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Can a model have multiple clothing without clipping?

I'm starting out again with low poly and I always had this doubt even though it's usually ask but usually a not complete answered is given.

If I have a naked low poly model and I want to add a shirt it's impossible to not make it clip throw the body? how do games manage to avoid that, do they hide the body underneath with a scrip? And if later they add an something like a vest over the shirt, do they hide the parts where the shirt would clip closer to the shoulders? If for example the character has to lean forward isn't the vest and shirt going to clip a lot if they don't have the same topology loops?

I hope I'm not confusing anyone with my question, it's my only pain when I deal with low poly, wtf do I do with clothing, wtf do I do if they ask me for a naked character that later I'll have to add cloth, the only thing I know is that I have no clue how people do it, usually the answered is something like they change the body mesh but is that optimal?

Replies

  • Alex_J
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    Alex_J godlike master sticky

    you can transfer the weights from underneath mesh to the exterior one.

    Sometimes that works well, like if its form fitting clothing.

    If it does not work, you could toil endleslly trying to make corrective shapes or fuss with skin weights... or you can just make an alpha mask to apply when clothing is changed, or you could associate parts of the body mesh with certain outfits.

    Which solution works best depends on your models, your application.... details of your project in other words.

  • mishalepes

    great so there are solutions even thought I don't fully understand them. transferring weights will only work if both the body and cloth have almost identical topology so they move the same way right? Not sure about the second option and the alpha mask seems like the easiest, it would be something like you have an alpha map on lets say the shirt that will be applied only when the model deicides to use a vest hiding parts of the shirt right? I'm happy that know I have some idea thanks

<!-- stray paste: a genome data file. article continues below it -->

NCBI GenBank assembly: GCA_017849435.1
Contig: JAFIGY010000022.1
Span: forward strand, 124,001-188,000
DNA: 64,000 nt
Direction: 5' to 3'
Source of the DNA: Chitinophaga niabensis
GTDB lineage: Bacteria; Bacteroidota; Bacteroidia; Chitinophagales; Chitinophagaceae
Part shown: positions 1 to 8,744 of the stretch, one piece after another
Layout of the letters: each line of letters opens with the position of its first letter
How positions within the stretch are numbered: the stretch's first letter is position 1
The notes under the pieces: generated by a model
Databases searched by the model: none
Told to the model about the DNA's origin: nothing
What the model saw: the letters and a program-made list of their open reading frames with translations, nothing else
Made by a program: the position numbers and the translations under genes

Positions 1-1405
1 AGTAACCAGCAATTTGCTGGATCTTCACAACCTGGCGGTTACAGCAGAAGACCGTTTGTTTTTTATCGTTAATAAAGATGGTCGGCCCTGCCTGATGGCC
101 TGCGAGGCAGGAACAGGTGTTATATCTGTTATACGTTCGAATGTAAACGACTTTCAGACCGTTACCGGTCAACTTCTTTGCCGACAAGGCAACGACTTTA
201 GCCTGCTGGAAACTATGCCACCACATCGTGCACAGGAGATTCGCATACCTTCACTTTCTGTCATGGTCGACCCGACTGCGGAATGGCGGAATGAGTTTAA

• Alex_J
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    Alex_J godlike master sticky

    yes that sounds right.

    Basically, it's like you are saying this:

    When character wears Shirt A, then toggle ON mask A in the character skin material.

    If you did it with geometry instead of textures it would be like this:

    When characters wears Shirt A, then toggle OFF naked torso model.

    The difference here is that the ShirtA model would include those parts of naked torso which could be seen.

    So for instance if the shirt is short sleeve, you'd duplicate the body mesh and delete all faces except the exposed arms. Then combine with the shirt mesh. Now the combined arms + shirt are the Shirt A mesh.

    About transferring weight paints - IME the topology doesn't need to be exact. As long as the general edge flow is the same it may be fine. It's not hard to test and see. However, if you have some geometry that will not be seen, I'd probably opt for just deleting it. It may be a micro-optimization but then your animating fewer vertices overall.

  • pior
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    pior grand marshal polycounter

    It's both more simple and more complicated than it seems. In short :

    • You basically never want "skin under the clothes"

    • This usually leads to relying on modular models, following very carefully placed edge loops on the base bodies - either having skin and clothes as part of the assets as mentioned above, or keeping them separate.

    • And then on top of that there can be a set of logical rules and exceptions - "A shirt can go all the way down to this line but not beyond that", and so on.

    Some systems do use clever vertex paint masks to hide and show specific faces of the skin, but overall the concept remains largely the same. That is to say : clean and tightly controlled geometry with precise connections points, and as few overlaps as possible.

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